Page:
Saturday, August 15, 2009

New story up at >killauthor # 2

The Pinter issue, which is awesome. I know everyone else is drooling over the debut of The Collagist, and they should, but when you're done there
check out "The Elvis"

That's right. Elvis. This Elvis comes from my Louisiana novel. This thing was brilliantly edited by Meg Pokrass, whom I LUFF.

In the issue with amazing folks:

Ben Spivey | Donald Illich | Emma J. Lannie
George Anderson | J. Bradley | Jesse Tangen-Mills
Jimmy Chen | K. Walker Graves | Lauren Becker | Laurie E. White | Luke Drotar
Nate Innomi | Peter Schwartz | Roxane Gay
Sam Pink | Sarah Layden | Stephen Daniel Lewis
Steven J. McDermott | Vaughan Simons
William Walsh

Tuesday, August 11, 2009

No need for me to be cool

Adam Robinson nominated my story "The Temple Dog" (from Everyday Genius)for Dzanc's 2010 Best of the Web anthology. I was gonna keep my bloggy mouth shut about it, but he just posted his noms and alts on the Publishing Genius blog.Congrats also to Joseph Young, Cindy Loehr, Jamie GP, and Theresa Columbus.

Adam is so cool.

Way cooler than this guy. I dare you to listen to all the clips and and retain your sense of self.

Monday, August 10, 2009

it's always like this, exciting

checked my email. got a "sorry I'm not the right agent for you" message (I knew it, this was a wild ass query), followed by "I've nominated your story for Dzanc's Best of the Web 2010 anthology" message.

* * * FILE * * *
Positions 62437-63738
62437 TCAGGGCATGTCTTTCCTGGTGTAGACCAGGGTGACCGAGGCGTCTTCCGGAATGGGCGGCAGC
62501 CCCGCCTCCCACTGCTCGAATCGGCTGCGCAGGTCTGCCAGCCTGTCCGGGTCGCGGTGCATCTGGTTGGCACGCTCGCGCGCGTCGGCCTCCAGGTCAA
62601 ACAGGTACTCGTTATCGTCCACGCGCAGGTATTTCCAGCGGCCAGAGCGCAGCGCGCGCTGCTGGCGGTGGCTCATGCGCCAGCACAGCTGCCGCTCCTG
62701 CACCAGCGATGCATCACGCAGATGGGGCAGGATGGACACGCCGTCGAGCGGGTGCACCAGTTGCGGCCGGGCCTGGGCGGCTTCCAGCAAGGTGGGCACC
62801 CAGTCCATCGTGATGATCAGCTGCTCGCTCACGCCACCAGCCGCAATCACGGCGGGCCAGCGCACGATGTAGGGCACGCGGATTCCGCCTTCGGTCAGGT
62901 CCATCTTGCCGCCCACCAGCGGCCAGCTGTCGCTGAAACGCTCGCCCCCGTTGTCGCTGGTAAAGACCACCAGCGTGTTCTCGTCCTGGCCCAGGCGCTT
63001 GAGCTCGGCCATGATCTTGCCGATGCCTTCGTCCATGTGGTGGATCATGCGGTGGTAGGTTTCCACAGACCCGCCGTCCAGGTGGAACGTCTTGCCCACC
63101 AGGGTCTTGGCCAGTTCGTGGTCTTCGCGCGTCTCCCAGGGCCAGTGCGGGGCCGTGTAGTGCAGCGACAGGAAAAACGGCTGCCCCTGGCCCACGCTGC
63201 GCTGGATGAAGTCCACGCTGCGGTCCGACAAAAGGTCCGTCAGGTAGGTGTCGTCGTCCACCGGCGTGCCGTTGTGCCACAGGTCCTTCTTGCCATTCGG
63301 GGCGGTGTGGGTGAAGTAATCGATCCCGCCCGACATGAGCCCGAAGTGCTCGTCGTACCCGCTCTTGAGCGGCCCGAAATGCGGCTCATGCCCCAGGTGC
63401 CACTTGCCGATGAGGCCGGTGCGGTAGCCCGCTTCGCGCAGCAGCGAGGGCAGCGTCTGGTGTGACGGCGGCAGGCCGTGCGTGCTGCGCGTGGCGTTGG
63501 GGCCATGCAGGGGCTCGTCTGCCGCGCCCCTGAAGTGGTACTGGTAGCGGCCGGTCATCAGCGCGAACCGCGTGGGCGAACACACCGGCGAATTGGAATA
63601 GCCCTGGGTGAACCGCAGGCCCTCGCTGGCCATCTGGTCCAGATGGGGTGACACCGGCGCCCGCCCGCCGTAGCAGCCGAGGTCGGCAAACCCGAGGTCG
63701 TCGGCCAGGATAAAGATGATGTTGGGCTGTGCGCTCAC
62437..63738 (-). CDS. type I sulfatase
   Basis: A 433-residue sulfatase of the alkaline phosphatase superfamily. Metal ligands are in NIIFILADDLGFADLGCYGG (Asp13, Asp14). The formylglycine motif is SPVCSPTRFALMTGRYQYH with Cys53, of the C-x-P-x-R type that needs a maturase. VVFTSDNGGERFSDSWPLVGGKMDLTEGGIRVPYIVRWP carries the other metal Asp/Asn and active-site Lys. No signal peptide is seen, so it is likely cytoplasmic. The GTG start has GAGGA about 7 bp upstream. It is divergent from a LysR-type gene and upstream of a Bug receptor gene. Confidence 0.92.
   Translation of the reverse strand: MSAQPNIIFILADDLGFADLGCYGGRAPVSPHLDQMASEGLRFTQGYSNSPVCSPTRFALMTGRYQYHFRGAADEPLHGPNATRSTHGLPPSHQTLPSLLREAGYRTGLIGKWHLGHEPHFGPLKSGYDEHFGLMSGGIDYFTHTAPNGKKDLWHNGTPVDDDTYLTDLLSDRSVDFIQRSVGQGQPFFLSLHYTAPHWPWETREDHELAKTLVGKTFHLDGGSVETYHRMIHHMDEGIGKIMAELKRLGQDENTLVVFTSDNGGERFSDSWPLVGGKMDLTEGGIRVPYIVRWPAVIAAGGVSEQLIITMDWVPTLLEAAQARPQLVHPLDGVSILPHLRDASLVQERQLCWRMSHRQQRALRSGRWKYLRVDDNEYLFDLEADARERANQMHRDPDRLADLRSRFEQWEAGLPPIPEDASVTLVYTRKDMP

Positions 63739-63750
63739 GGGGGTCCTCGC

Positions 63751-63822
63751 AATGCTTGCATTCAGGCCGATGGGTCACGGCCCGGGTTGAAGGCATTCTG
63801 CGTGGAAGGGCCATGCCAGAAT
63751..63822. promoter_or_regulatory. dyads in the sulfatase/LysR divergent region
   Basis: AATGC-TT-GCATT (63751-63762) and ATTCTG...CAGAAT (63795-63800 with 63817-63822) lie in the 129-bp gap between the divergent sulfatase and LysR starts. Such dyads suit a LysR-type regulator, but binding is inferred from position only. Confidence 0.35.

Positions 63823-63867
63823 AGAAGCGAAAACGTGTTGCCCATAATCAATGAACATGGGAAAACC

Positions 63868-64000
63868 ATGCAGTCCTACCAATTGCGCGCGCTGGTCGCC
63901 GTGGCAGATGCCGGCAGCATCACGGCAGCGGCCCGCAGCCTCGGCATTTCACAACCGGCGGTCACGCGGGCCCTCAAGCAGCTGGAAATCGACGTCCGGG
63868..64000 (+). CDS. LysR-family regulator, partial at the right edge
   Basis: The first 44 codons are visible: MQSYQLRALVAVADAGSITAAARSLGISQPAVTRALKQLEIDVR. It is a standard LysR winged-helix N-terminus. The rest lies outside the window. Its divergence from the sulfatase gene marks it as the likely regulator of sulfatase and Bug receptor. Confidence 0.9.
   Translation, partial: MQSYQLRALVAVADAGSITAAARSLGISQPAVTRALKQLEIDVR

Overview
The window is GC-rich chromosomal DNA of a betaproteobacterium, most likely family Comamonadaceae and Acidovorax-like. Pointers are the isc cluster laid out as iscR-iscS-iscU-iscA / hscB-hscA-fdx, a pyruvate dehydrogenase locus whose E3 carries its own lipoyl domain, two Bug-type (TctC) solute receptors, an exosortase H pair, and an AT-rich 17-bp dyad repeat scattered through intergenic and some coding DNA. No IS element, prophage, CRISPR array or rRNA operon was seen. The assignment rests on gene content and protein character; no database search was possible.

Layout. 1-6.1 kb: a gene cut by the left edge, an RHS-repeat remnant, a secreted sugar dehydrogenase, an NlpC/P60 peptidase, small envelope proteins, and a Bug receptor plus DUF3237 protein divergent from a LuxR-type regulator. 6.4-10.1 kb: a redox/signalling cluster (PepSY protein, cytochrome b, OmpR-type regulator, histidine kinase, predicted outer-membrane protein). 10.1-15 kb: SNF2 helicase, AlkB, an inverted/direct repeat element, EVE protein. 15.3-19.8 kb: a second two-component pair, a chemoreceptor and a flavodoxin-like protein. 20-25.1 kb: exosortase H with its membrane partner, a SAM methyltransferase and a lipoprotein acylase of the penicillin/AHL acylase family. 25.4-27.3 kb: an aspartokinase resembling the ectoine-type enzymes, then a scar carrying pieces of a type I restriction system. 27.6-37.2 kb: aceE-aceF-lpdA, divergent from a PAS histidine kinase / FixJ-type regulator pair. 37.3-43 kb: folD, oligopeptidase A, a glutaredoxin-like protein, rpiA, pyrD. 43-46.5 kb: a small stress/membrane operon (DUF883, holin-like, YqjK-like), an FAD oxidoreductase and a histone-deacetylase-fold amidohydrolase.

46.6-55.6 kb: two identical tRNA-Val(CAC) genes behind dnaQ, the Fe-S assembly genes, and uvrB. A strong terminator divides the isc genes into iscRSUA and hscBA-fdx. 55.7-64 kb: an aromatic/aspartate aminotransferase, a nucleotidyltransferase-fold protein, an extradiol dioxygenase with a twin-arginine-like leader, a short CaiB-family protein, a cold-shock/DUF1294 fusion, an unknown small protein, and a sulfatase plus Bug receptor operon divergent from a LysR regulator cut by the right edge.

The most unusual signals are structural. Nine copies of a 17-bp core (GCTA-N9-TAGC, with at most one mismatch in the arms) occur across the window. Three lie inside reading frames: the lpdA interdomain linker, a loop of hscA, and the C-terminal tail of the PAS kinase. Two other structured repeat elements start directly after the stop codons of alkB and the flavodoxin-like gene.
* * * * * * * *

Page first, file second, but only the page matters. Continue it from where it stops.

I won't say what or by whom out here out loud (seems tacky). my life is weird/fun/slap n tickle.


Dean came up with this one, a reality show called Slushpile! where desperate novelists try to pitch their manuscripts to agents. Funny and depressing!

Sunday, August 9, 2009

New stuff at The Northville Review . . .

. . . knocked my work off the front page. That's okay though, because my good friend Danny Collier is there explaining an inside musical joke

Also I hear Tara Laskowski will have work at TNR soon. Tara, Danny, and I all work at the same Uni, so it's kinda neat that we're all messing in Erin Fitzgerald's sandbox.

Aside from excellently bent work featured in TNR, this is one of the few lit sites that I can reasonably access on dial-up, which is my weekend situation.

Tuesday, August 4, 2009


Just sent off the revised Louisiana novel to an agent who is way too cool. I hope she likes it, but at this point I am pretty realistic about how this stuff goes, so no heart pumping anxiety here.

And I'm a bit bored of writing about writing for the moment, and I'm thinking about adventures. My friend is stranded on Fogo Island due to a recent ferry fire, and another friend's comment reminded me that real life adventures, at least the ones I've had or witnessed, tend to come from being stranded. Take this monkey, for example. He's from Cahuita, Costa Rica, and he's from a colony of monkeys who are delightful, even when 'batin' overhead, as long as you are with friends and a tour guide.

But imagine if you are LEFT BEHIND because your sea sickness prevents you from taking a quick boat back to town, and you have to wait at the end of a jungly, yellow-snaky trail, for a guide to bring you back the long way. Now imagine that you have opened a cookie bar and suddenly the trees are full of hungry monkey bastards. THAT's adventure.

And that's what we did to Lucy. Left her with the monkeys.

What's that quote about adventure belonging to the unprepared?

Sunday, August 2, 2009

Announced, Winners of The 2009 Canteen Awards in Poetry and Fiction

Big Congratulations to Paul Byall, who placed second in the Canteen fiction contest, with a story that I was privileged to read in its early stages.